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Domestic Workers From BPL Families Suffer Abuse Behind Closed Doors

Domestic Workers From BPL Families Suffer Abuse Behind Closed Doors
Highlights

My friend Natasha Gowrishankar delivered a child three months ago and her maternity leave was coming to an end. With her mom set to leave in a week-'s...

My friend Natasha Gowrishankar delivered a child three months ago and her maternity leave was coming to an end. With her mom set to leave in a week's time, she will be left all alone to take care of her kid. She doesn't have any support in this city as she and her husband are here on work. She calls me frantically and says, "Time is running out and I haven't found a babysitter yet. At this rate, I will lose my job."

Take the help of domestic help agencies in the city, I offer. She's quick to say that she wants to get someone who she knows as strangers can't be trusted to take care of her child. So the conversation ends.

A few days later, I decide to pay her a surprise visit. And Natasha looks visibly happy. I can see why, there's a minor girl helping her around the house with diaper changing and feeding the baby with formula milk. I am like what's the age of the child. She shrugs it off with a 'hush' not before adding that the girl was godsend as she managed to hire her services for peanuts. She says, "I don't have to worry for another 5 years as her mother has said I can keep her till she reaches a marriageable age. All I have to do is deposit some money in her bank on a monthly basis," she beams.

I am not only shocked but also distressed at this piece of news. Not to sound offensive I ask, "But she is a kid herself, how can you trust her with the baby?"

Natasha is quick to retort: "She will learn on the job."

The minor babysitter she has hired goes by the name Veena. Her fate is similar to scores of young girls who come to urban set ups from the villages to help ease the financial situation at home.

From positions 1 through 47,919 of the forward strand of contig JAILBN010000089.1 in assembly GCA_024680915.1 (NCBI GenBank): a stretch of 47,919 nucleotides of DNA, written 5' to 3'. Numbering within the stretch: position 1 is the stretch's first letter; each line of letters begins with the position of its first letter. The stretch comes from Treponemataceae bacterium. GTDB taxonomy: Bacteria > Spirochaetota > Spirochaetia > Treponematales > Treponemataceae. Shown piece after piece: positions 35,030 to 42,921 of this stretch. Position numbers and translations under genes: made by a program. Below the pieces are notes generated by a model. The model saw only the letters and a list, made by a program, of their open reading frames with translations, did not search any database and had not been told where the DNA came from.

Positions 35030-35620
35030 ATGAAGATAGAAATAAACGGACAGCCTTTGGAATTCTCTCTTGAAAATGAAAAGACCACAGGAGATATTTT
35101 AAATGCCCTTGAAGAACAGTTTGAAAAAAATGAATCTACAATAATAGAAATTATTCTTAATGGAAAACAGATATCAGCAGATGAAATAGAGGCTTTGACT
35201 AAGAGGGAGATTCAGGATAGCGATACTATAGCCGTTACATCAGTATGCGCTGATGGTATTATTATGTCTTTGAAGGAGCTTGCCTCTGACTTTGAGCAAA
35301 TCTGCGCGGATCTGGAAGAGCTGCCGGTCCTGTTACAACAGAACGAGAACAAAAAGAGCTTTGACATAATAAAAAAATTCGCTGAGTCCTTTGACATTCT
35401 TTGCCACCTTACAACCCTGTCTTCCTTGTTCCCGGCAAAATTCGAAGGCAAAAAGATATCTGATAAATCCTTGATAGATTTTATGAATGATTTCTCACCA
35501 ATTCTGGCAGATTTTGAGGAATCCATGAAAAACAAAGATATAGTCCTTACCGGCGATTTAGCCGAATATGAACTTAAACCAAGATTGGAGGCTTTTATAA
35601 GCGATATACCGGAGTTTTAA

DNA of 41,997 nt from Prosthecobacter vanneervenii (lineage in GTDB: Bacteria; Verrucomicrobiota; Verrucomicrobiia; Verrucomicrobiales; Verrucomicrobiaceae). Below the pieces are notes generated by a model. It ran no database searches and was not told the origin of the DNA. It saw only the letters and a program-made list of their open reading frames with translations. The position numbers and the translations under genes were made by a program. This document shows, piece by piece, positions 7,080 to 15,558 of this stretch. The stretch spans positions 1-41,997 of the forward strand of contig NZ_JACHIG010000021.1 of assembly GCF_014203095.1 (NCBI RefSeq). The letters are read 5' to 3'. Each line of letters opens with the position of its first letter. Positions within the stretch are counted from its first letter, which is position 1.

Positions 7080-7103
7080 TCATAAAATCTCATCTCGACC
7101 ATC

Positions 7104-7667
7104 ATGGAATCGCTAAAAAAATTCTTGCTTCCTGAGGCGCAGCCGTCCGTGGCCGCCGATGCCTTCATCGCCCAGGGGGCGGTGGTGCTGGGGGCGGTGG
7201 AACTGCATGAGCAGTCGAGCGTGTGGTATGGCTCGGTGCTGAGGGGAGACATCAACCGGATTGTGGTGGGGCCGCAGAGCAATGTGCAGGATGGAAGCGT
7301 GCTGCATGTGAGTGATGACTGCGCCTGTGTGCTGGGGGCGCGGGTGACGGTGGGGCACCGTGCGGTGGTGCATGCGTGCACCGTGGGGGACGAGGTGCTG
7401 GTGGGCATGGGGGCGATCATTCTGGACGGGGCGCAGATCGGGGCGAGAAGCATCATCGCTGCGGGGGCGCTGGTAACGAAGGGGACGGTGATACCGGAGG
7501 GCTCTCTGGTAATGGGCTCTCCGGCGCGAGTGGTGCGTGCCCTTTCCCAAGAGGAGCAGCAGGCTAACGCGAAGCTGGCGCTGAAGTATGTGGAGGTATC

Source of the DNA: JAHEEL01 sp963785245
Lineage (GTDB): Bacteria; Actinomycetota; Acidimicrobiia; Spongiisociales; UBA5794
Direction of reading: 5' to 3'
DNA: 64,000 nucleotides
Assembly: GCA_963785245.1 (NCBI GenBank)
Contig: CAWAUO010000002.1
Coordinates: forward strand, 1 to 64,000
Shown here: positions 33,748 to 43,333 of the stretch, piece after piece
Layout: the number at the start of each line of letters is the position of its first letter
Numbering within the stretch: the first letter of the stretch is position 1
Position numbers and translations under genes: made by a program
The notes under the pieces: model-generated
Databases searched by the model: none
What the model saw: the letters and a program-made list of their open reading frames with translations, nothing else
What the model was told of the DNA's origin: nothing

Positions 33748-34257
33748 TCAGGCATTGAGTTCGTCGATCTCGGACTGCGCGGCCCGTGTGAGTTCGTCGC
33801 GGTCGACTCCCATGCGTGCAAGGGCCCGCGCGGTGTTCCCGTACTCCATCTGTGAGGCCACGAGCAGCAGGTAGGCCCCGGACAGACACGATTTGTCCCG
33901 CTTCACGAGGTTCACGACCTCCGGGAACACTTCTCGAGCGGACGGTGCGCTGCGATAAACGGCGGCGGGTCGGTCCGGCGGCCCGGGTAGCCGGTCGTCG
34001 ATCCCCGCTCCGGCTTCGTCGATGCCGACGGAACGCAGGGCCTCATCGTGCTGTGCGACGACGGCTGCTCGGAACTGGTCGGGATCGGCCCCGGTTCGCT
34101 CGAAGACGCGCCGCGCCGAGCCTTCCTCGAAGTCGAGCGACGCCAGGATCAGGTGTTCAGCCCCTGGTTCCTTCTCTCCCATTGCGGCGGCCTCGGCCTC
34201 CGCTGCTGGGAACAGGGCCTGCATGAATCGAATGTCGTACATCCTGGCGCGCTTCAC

Most families in rural India which falls under the Below Poverty Line sell or mortgage their kids to rich households for domestic work so they can afford three square meals a day. And mind you, the rich households which hire such girls are the educated lot who strike a good bargain for cheap labour.

The story doesn't end there. Some girls have to put up with abusive employers which becomes an unbearable daily ordeal. Haven’t we heard of cases of maids suffering abuse at the hands of their employers?

In 2012, an Indian origin female officer in Singapore was arrested for beating her maid repeatedly.

In a very recent case, an IT manager and his wife in Singapore were jailed for starving their Filipino maid.

In September 2016, a mother-daughter duo was jailed for abusing their maid to the extent of leaving her with permanent disability.

In another extreme case of abuse, an Indonesian domestic worker suffered at the hands of her employer who used a hammer to beat her black and blue.

In another high profile case, an Indian diplomat Devyani Khobragade was held guilty of not only fraudulently bringing in domestic help from India but also underpaying her in December 2013.

These are only few of the many cases where young girls are brought in from underdeveloped regions and abused. In most situations, the workers feel trapped and helpless on the course of action.

Whoever said bonded labor was a thing of the past should keep a close watch on what's happening in reality. The need of the hour is a stringent law to prevent youngsters from weak economic sections of the society from becoming a slave to the rich households. Ultimately, it ends up in their abuse and leaves them in a state of misery rather than helping them improve financially.

Reshmi AR

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